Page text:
The California Department of Health, CDPH, is reporting increased West Nile virus activity across the state and is currently investigating numerous suspect cases in humans. Two human cases, in fact, were confirmed this week in Yolo County, north of Sacramento.
The Central Valley is not immune, also seeing multiple positive WNV samples of mosquitoes around the Stanislaus-San Joaquin county areas.
“Californians should take every possible precaution to avoid mosquito bites,” said CDPH Director and State Public Health Officer Dr. Karen Smith. “Simple steps, like applying repellent, wearing long-sleeved shirts and pants in the early morning and evening, and draining standing water near your home can help to prevent bites from infected mosquitoes.”
To date in 2016, West Nile virus has been detected in mosquitoes and birds in 30 California counties. Approximately 600 dead birds and 896 mosquitoes sampled in California this year have been found to harbor the virus.
West Nile virus is transmitted to humans and animals by the bite of an infected mosquito. The risk of serious illness to most people is low. However, some individuals – less than one percent – can develop a serious neurologic illness such as encephalitis or meningitis. People 50 years of age and older have a higher chance of getting sick and are more likely to develop complications. Recent data also indicates that people with diabetes and/or hypertension are at greatest risk for serious illness.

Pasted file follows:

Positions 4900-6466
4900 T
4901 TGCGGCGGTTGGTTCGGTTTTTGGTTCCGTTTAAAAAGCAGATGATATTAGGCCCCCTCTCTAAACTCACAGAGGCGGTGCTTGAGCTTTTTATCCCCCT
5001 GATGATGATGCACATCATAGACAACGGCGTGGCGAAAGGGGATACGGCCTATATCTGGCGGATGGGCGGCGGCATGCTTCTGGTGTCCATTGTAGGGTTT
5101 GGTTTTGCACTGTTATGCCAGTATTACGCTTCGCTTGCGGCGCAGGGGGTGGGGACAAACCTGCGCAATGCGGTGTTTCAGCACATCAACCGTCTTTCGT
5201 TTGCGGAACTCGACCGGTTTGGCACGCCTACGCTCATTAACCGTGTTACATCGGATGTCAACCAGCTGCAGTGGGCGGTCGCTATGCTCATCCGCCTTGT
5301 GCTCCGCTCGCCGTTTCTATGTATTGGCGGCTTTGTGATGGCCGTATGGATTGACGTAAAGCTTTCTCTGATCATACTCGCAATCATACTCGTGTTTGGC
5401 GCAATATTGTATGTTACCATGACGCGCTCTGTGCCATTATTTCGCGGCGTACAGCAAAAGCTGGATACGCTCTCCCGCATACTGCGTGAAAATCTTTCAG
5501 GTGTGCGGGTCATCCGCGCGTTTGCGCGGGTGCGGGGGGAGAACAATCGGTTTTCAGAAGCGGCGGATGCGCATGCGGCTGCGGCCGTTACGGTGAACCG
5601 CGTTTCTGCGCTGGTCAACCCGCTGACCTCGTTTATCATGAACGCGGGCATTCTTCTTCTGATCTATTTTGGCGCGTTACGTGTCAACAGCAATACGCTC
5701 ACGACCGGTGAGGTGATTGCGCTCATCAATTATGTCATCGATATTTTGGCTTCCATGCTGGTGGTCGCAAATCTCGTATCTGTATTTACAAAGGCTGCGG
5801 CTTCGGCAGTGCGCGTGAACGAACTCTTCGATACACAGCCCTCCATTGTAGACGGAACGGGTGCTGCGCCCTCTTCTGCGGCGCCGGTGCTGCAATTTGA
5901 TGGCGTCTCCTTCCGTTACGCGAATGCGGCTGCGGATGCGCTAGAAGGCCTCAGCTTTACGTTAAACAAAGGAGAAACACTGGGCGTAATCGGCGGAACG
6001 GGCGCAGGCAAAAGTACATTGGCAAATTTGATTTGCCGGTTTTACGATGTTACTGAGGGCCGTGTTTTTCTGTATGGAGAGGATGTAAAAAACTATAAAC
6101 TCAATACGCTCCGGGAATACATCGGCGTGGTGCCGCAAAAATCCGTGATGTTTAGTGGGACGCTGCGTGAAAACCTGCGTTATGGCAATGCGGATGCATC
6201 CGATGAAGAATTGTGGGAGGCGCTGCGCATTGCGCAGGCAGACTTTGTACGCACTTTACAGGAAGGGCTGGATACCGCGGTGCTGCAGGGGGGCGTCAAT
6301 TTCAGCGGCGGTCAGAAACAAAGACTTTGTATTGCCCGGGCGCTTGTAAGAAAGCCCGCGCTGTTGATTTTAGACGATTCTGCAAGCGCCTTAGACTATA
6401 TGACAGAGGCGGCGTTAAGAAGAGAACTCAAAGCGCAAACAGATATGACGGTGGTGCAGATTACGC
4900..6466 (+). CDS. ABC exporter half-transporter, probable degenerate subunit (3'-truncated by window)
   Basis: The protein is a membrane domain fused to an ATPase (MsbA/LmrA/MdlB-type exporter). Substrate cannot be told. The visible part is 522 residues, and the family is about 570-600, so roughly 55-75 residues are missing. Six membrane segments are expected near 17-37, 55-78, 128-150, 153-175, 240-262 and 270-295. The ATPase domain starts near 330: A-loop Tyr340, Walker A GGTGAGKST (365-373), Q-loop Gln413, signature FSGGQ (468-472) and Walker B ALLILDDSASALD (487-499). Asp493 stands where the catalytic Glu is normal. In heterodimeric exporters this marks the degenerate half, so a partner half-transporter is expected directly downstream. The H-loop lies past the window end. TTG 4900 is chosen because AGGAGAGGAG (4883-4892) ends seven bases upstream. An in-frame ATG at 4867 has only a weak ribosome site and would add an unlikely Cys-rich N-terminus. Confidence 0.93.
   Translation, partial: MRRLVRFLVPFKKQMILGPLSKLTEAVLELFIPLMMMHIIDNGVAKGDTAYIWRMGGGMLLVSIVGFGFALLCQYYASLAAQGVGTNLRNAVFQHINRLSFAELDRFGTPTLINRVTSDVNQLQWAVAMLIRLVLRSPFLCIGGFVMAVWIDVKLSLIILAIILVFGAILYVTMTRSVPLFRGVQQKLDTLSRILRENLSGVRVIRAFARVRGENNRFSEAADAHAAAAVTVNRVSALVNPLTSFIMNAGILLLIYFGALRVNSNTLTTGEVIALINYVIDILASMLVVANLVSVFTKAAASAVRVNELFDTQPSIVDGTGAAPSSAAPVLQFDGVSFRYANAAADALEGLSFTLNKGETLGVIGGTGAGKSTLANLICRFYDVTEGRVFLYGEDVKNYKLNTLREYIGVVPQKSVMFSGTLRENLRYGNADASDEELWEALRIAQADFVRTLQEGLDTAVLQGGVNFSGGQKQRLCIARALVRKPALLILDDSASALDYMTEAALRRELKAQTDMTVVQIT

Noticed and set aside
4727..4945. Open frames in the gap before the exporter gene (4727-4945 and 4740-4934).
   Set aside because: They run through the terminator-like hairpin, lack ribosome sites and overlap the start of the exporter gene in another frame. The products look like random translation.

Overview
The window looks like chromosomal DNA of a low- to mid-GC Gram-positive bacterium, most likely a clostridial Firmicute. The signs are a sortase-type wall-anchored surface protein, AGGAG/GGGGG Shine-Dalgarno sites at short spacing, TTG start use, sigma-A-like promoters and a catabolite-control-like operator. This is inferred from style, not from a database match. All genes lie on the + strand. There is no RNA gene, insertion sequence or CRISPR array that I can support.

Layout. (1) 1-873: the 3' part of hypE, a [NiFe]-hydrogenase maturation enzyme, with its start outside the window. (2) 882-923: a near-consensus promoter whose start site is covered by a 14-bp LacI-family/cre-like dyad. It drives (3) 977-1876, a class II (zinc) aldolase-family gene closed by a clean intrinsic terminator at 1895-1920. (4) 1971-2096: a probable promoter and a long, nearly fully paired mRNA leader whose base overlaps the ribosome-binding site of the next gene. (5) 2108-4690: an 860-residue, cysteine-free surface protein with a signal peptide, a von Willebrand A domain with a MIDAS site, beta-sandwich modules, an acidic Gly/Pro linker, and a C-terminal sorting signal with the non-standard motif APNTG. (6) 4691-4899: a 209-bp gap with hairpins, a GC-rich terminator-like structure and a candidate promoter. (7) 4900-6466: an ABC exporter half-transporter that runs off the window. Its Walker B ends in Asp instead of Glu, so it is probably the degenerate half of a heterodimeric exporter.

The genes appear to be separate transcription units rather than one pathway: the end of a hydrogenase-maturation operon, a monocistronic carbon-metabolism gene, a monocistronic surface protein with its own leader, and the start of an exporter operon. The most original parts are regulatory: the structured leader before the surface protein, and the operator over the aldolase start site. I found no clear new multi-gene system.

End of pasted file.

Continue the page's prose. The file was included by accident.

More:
CDPH recommends that individuals prevent exposure to mosquito bites and West Nile virus by practicing the “Three D’s” – Apply insect repellent containing DEET, picaradin, or oil of lemon eucalyptus; take extra precautions, including wearing proper clothing and repellent at Dawn and Dusk, the most active times for mosquitoes; and Drain or eliminate all sources of standing water around your home and property including buckets, old car tires, rain gutters, bird baths and pet bowls.
California’s West Nile virus website includes the latest information on West Nile virus activities in the state. Residents are encouraged to report all dead birds on the website or by calling toll-free, 1-877-WNV-BIRD.